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Cabeza de coco, grano de café.
Con lindas motitas,
Con ojos grandotes como dos ventanas que miran al mar.

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La crucifixió (detall) - Roger van der Weiden
The Crucifixion (detail) - Roger van der Weiden
 
Franz Schubert was brought up in a catholic family, we know that for sure. Bearing that in mind, there are several theories about his religious feelings; Talking about people’s religious beliefs specially if they aren’t open about them, is always difficult. Apparently he moved away from his family’s beliefs, but he always kept some ties with them; in fact, many of his songs show some sort of religious feelings, often pantheistics: God’s identification with Nature was one of the main ideas during the literary Romanticism and often, Schubert took it in.

Some Schubert’s songs clearly have some Catholic context: Ellens Gesang III, Vom mitleiden Mariä, Die junge Nonne. Some scholars think that these Lieder meet the composer's beliefs; others consider that when the text refers to the Virgin Mary, like the two first mentioned songs, Schubert is evoking his mother, who died when he was fifteen years old and was boarding in the Konvikt. I might also be possible that the situations described in those poems prompted him to write the songs; the image of a mother who is looking at her son’s torture to death has often inspired many composers, from many Stabat Mater to songs like The Crucifixion, by Samuel Barber, or Vom mitleiden Mariä, our song this week.

Franz Schubert wrote sixteen Lieder from poems by Friedrich Schlegel between late 1818 and 1825. These aren't, in general, among his most popular ones; Aside from the one we're listening today, there are two that I particularly like, Der Wanderer, D649 and Im Walde, D708 (I specify the catalogue number because there are two other lieder with the same name). Actually, Im Walde is more than a song that I particularly like, it's a piece of art, but I'll talk about it another day.

The first seven Lieder out of the sixteen I mentioned were written between December 1818 and February 1819. At a time Schubert was focused on other genres after writing about three hundred songs. Vom mitleiden Mariä is the second song of this group. It seems that Schlegel's poem is a version of a 17th-century Jesuit anthem, maybe for this reason Schubert turned aside from his usual style to write a song in "stilo antico", a three-part poliphony, which remind us of Bach more than of Romantic music; There's no doubt that the composer took advantage of the lessons from his teacher Antonio Salieri. The appalling text that describes the son’s physical pain when nailed to the cross and the mother’s suffering at his feet shows in an austere song.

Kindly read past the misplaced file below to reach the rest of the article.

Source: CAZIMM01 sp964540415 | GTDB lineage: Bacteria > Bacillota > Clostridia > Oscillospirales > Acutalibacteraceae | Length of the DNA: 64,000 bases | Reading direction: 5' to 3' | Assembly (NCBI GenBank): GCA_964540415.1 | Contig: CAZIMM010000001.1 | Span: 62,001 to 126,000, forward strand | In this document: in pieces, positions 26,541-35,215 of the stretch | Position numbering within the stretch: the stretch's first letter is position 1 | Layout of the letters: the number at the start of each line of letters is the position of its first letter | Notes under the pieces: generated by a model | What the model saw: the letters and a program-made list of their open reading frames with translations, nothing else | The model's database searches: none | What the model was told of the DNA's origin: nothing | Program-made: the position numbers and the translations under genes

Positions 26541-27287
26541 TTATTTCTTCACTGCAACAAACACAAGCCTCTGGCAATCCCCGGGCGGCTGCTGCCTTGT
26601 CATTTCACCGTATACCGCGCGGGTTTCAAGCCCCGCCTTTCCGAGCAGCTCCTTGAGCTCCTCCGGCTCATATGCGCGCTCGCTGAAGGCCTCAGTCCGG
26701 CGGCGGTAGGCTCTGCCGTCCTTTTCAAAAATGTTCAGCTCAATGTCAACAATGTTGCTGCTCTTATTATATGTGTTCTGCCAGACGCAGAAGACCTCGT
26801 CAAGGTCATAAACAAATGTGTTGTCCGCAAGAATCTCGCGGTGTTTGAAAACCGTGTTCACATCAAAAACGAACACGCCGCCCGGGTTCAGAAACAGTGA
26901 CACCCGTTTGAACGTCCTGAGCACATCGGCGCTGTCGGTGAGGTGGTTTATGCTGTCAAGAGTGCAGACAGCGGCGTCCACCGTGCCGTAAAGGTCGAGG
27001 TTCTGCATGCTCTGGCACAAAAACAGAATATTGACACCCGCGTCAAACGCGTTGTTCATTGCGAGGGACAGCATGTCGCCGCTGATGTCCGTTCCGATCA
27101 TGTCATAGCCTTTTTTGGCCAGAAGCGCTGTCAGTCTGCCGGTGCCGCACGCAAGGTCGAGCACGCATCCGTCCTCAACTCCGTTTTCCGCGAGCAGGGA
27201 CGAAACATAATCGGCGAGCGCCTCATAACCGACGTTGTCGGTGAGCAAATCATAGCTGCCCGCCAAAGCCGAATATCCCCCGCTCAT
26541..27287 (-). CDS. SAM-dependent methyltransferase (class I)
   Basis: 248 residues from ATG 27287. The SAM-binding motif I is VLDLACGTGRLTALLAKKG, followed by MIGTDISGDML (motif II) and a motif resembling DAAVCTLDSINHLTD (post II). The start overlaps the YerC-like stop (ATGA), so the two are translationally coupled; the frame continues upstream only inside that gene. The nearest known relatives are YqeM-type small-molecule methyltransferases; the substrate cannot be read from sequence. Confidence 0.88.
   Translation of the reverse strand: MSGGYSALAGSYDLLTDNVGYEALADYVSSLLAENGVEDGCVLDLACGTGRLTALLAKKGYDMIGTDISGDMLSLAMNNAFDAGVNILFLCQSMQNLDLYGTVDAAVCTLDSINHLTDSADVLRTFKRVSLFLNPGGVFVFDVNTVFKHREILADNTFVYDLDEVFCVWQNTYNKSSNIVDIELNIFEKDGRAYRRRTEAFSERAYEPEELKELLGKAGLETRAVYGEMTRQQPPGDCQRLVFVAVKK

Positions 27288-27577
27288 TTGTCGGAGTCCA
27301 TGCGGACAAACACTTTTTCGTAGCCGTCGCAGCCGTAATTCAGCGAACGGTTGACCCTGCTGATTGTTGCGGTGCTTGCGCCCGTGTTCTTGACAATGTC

When I choose a song for my post, I usually have in mind a particular version, although I also listen to a few more just before deciding; All the more reason to do this week, because I was thinking of Ian Bostridge, to whom we listened last week. But the recording of Dietrich Fischer-Dieskau includes only two of the three stanzas, I find extremely slow the one of Gundula Janowitz (a singer I like very much) and any other catched my attention (in fact, there are just a few recordings of this song) so I went back to Ian Bostridge, who performs Vom mitleiden Mariä accompanied by Leiv Ove Andsnes.

Enjoy your Easter week!
 
Vom mitleiden Mariä
 

Als bei dem Kreuz Maria stand,
Weh über Weh ihr Herz empfand
Und Schmerzen über Schmerzen;
Das ganze Leiden Christi stand
Gedruckt in ihrem Herzen.

Sie ihren Sohn muss bleich und tot,
Und überall von Wunden rot,
Am Kreuze leiden sehen.
Gedenk, wie dieser bitt’re Tod
Zu Herzen ihr musst’ gehen.

In Christi Haupt durch Bein und Hirn,
Durch Augen, Ohren, durch die Stirn’,
Viel scharfe Dornen stachen,
Dem Sohn die Dornen Haupt und Hirn,
Das Herz der Mutter brachen.

 
Please visit this link if you need an English translation.
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Comments (2)

  • Xavi

    Una entrada molt escaient per aquests dies... Molt bona Pasqua!

  • Sílvia

    Gràcies Xavi, igualment!

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